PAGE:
Anatomy of a PowerShell Advanced Function

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PowerShell advanced functions provide modularity in automating system administration tasks. Advanced functions allow administrators to create reusable code snippets that can look and behave just like the in-box PowerShell cmdlets. In this article, I will show you how to structure an advanced function to transform your scripts and functions into reusable tools.



Start with a Script

The first step in modularizing your PowerShell scripts is to turn a script into a function. Scripts can easily be turned into functions by adding a function keyword and a parameter block. For example, consider the following script. It grabs some information from the WMI database on the local computer and displays it in a table format to the console.

Turn the Script Into a Function

Next, changing the script into a PowerShell function is easily accomplished by adding a function keyword on the first line and enclosing the entire script in curly braces. Adding a $ComputerName parameter in a param block will allow the function to be run against remote machines, instead of just the local machine. The get-CimInstance allows a -ComputerName parameter.

​ function get-myDiskInfo {
    param (

    $Dev = get-CimInstance -class Win32_OperatingSystem `
        -computerName $Computername | `
        Select-Object -expandproperty SystemDevice
    $Disk = Get-CimInstance -Class Win32_LogicalDisk `
        computerName $ComputerName -filter "drivetype='3'" |
        Select-Object -Property DeviceID,Size,FreeSpace

    $props = @{
           "HardDisk"= $dev
           "DeviceID" = $Disk.DeviceID
           "DiskSize" = $Disk.Size
           "FreeSpace" = $Disk.FreeSpace

    $obj = New-Object -TypeName PSObject -Property $props
    $obj | Format-Table -AutoSize

Break Down the Function

Breaking down your code may mean chopping apart your lengthy script into smaller pieces. As a best practice, a function should do only one thing. A retrieval cmdlet retrieves information and sends that information to the pipeline. Conversely, a functional cmdlet performs an act but not a retrieval act. It may take input from another cmdlet and act upon that input. It may or may not send output information to the pipeline. Lastly, output cmdlets format output in a desired display. As a result, this will allow us to use the pipeline more effectively to pass parameters between functions. In the above example, most of the function is a retrieval function. The exception is that it formats the output into a table with the last line. I will remove that line and let the user of the function decide how they want it formatted.

From Function to Advanced Function in One Easy Step

Now that we have turned the script into a function and pared down what the function does, it is time to turn the function into an advanced function. Simply add the cmdletbinding declaration on the second line. It will go between the function declaration and the param block. Now that the function is defined as an advanced function, you need to structure the rest of the function into an advanced function as well.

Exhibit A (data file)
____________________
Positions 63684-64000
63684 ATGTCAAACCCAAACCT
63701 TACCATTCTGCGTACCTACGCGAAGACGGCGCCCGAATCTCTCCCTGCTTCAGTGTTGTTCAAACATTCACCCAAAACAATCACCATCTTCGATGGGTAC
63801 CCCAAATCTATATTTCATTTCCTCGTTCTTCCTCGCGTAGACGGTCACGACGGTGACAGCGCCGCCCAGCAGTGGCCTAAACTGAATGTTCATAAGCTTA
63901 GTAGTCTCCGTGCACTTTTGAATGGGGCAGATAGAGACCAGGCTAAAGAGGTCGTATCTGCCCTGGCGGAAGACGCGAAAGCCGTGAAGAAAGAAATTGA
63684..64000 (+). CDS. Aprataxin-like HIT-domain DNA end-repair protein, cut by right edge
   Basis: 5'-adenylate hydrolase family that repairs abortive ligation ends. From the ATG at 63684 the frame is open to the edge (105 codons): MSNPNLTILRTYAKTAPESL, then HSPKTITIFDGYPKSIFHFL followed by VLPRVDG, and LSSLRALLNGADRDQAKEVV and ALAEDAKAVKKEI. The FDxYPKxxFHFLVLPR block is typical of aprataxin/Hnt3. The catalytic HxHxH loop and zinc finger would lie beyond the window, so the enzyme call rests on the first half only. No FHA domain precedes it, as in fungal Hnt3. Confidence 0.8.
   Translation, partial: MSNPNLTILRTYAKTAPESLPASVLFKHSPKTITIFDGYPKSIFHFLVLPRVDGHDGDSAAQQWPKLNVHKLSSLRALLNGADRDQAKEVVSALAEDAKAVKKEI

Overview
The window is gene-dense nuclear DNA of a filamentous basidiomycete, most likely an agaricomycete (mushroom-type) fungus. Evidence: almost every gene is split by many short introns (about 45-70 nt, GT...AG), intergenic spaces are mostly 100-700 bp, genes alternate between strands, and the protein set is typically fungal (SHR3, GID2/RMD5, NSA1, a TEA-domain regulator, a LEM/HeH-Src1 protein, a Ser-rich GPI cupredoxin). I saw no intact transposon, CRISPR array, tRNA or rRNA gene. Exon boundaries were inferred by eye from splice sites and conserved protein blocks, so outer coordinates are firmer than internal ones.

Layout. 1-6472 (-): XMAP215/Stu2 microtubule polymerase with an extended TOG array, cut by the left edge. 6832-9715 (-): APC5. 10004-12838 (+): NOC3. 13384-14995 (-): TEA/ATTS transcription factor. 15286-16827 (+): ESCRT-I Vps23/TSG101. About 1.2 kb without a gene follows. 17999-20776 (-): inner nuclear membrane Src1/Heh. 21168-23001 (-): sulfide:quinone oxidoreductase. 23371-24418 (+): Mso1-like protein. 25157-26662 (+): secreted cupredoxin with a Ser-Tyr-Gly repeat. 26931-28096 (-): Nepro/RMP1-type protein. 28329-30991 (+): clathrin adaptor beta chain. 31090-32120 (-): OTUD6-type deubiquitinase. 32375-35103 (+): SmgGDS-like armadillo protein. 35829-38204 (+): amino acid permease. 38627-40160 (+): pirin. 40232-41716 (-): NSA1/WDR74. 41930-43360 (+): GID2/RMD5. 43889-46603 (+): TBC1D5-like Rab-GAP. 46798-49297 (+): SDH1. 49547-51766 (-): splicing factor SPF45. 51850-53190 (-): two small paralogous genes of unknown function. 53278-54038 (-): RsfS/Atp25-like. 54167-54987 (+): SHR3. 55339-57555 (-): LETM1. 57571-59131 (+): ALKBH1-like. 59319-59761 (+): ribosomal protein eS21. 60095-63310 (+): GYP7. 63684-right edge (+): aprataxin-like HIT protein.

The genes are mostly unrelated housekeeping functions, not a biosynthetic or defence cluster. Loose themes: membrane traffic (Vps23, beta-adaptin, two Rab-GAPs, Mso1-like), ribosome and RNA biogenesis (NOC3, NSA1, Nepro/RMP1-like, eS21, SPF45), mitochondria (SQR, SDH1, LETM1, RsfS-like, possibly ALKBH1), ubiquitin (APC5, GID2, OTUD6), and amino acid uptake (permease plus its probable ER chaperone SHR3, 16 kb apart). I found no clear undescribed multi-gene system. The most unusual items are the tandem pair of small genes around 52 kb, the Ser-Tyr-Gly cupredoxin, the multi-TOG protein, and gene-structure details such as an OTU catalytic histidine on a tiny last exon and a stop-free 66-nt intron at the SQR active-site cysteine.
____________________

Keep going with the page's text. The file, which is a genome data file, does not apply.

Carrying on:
Begin, Process, End

An advanced function is comprised of three separate blocks. A begin block contains all the code that is needed to execute at the beginning of the function. Use this block for creating log files or needed variables. The end block executes at the end of the function. Use this block for cleanup at the end of the function. The process block contains the meat of the function. This contains the cmdlets that “do” whatever it is that the function is responsible for doing.

The Process Block

The process block behaves differently for pipeline input than for parameter input. A value passed by parameter name will be processed only once in the process block. However, if a value or set of values gets passed via the pipeline, the process block will execute once for each item on the pipeline. Consider the following example:

$Name only accepts a single value. Attempting to pass more than one value by parameter name, will result in an error.

AdvFct1 1 AdvFct1 2However, if you pass a collection of values across the pipeline, then the process block will run once for each value.

AdvFct1 3

Handling Parameter Input by Pipeline and by Parameter Name

To handle multiple values passed both by parameter and by pipeline, you need to add a foreach loop to accommodate the scenario that failed above. The following code shows the same function. Only this time, it accepts both named parameter input and pipeline input. With $Name now declared as multiple strings and the process block including a foreach loop, this function can be called using both parameter and pipeline input with multiple values.

Advanced Function Structure Is Established!

In conclusion, once your script or function turns into an advanced function, now you can take advantage of the additional benefits that an advanced function offers. First, you can use parameter validation right in the parameter declaration to ensure that the parameter being input is exactly what is needed. This helps in avoiding having to write excess code to check for parameter checking. In addition, you can also use advanced functions’ methods, such as error methods and write methods. Lastly, you could also support for the -whatif and -confirm parameters for your advanced function. As a result, your home-grown cmdlets can behave like compiled cmdlets once the advanced function structure has been created.